Of course, Section 9A is only applicable to “public employee[s] or employee organization[s].” Setting aside for a moment the fact that “employee organization[s]” may include individuals who are not employed by the government, the statute at issue does implicate the strand of First Amendment doctrine that governs employee speech. And yet, the prohibited conduct at issue still fails to appreciate the First Amendment’s protections, even for public employees.

When a public school teacher was fired for publishing an op-ed critical of school board officials, the Supreme Court declared this to violate the First Amendment, a holding recently reaffirmed by the Roberts Court. Justice Marshall, writing for the Court, explained:

To the extent that the Illinois Supreme Court’s opinion may be read to suggest that teachers may constitutionally be compelled to relinquish the First Amendment rights they would otherwise enjoy as citizens to comment on matters of public interest in connection with the operation of the public schools in which they work, it proceeds on a premise that has been unequivocally rejected in numerous prior decisions of this Court.

Certainly the same can be said for those advocating for public employee strikes. Indeed, the federal district court for Massachusetts, for example, recently invoked these cases when finding in favor of a teacher challenging her termination after she sent colleagues a private email encouraging them to delay a school’s accreditation to gain an advantage in negotiations. The district had invoked Section 9A to justify the termination, but the court held the teacher was acting in a personal capacity and was shielded from termination by the First Amendment.

Additionally, orders authorized under the statute to achieve compliance with its prohibitions place Section 9A deeper into constitutional jeopardy. For example, to cure prior encouragement of a strike, the labor commission has ordered union officials — under threat of incarceration and fines — to “publicly disavow” a proposed vote to strike “before the general membership by announcing this disavowal to the media in the same manner and method that the Union uses to announce other issue of importance to its membership”; to “notify the employees whom it represents of[] its public disavowal”; “to notify the employees whom it represents of their obligation to filly perform the duties of their employment, including the obligation not to participate in any form of strike or work stoppage”; and to rescind organizational bylaws and take other steps to ensure that the union does not engage in a strike.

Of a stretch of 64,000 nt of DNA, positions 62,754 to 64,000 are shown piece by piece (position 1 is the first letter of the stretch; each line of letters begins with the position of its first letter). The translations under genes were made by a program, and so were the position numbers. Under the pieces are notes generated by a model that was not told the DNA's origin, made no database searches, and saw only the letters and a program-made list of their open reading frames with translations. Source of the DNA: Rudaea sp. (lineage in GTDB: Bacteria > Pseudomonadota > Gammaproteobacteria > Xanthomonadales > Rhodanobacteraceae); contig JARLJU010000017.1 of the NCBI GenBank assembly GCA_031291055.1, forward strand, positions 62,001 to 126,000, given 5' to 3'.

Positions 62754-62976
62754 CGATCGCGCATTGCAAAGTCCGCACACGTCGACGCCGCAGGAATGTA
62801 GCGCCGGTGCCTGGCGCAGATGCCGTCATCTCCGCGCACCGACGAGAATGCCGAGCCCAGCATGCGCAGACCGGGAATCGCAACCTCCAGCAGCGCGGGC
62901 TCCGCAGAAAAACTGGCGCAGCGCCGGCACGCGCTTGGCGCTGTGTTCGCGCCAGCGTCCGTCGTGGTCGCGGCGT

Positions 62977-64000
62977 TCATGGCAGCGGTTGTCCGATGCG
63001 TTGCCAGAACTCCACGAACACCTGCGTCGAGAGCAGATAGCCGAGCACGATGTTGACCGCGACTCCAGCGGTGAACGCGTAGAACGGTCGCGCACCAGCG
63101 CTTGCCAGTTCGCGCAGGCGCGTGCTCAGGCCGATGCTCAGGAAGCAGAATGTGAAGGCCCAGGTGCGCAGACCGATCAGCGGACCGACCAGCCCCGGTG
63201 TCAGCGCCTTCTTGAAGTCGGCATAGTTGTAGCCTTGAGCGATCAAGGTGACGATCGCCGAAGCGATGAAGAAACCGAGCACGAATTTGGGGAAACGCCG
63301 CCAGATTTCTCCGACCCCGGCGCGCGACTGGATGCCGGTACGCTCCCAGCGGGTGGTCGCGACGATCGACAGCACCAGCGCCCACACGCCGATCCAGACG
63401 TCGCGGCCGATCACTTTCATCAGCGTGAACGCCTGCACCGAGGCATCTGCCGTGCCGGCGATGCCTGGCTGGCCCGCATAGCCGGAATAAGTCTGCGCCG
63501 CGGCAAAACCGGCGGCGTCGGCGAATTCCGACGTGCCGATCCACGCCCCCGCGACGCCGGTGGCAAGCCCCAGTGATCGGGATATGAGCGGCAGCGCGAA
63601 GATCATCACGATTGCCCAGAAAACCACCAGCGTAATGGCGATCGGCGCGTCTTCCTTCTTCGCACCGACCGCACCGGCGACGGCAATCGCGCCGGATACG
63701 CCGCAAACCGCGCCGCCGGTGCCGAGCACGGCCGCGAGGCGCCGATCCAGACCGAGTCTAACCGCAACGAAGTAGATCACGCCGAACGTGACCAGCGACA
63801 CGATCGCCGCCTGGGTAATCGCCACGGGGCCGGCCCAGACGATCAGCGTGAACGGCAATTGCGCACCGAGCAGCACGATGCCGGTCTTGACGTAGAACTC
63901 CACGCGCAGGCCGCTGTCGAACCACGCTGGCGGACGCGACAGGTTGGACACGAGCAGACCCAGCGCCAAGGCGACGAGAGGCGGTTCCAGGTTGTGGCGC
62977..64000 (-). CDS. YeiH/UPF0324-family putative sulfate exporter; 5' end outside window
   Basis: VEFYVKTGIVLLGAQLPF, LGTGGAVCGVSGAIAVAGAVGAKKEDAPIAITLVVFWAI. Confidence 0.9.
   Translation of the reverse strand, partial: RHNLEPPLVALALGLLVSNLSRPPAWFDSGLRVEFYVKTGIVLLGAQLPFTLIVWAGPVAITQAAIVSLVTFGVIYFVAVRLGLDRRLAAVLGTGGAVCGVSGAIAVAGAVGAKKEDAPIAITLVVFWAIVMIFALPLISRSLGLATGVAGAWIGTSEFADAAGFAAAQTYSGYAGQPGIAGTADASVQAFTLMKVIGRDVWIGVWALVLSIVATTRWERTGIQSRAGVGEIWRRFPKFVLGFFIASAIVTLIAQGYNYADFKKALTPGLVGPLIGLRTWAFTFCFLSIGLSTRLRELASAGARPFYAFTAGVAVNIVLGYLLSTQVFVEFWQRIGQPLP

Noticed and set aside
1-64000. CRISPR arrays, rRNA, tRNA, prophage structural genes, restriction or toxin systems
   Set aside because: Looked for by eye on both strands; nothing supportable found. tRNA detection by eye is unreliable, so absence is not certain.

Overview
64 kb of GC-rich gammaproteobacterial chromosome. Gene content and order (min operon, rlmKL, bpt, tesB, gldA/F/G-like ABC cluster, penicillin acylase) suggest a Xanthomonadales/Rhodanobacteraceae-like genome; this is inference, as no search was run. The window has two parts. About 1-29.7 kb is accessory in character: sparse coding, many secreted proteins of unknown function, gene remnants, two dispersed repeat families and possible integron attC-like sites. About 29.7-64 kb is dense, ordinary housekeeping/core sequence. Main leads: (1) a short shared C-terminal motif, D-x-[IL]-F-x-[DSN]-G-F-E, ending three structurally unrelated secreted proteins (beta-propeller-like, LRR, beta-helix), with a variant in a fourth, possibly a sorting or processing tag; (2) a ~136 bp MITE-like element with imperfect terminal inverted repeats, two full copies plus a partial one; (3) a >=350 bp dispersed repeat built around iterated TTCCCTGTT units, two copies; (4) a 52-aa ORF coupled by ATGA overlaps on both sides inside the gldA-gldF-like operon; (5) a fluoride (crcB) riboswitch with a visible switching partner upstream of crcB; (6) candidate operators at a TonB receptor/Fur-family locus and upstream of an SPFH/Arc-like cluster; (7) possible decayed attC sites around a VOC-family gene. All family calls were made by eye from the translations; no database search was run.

These mandatory steps seem to wade deep into the realm of constitutionally prohibited compelled speech to remedy a statutory violation that itself seems to be on constitutionally shaky ground. As the Court declared some 80 years ago:

If there is any fixed star in our constitutional constellation, it is that no official, high or petty, can prescribe what shall be orthodox in politics, nationalism, religion, or other matters of opinion or force citizens to confess by word or act their faith therein.

While the Supreme Court has found an exception to the compelled speech doctrine to remedy legal violations, it has limited this exception to ordering statements of “purely factual and uncontroversial information” in the commercial context and has stated unreservedly that “where the State’s interest is to disseminate an ideology, no matter how acceptable to some, such interest cannot outweigh an individual’s First Amendment right to avoid becoming the courier for such message.”

In short, Section 9A fails to pass constitutional muster. For the law to remain in full force is a blight on the Commonwealth’s well-earned reputation as a trailblazer for constitutional liberty.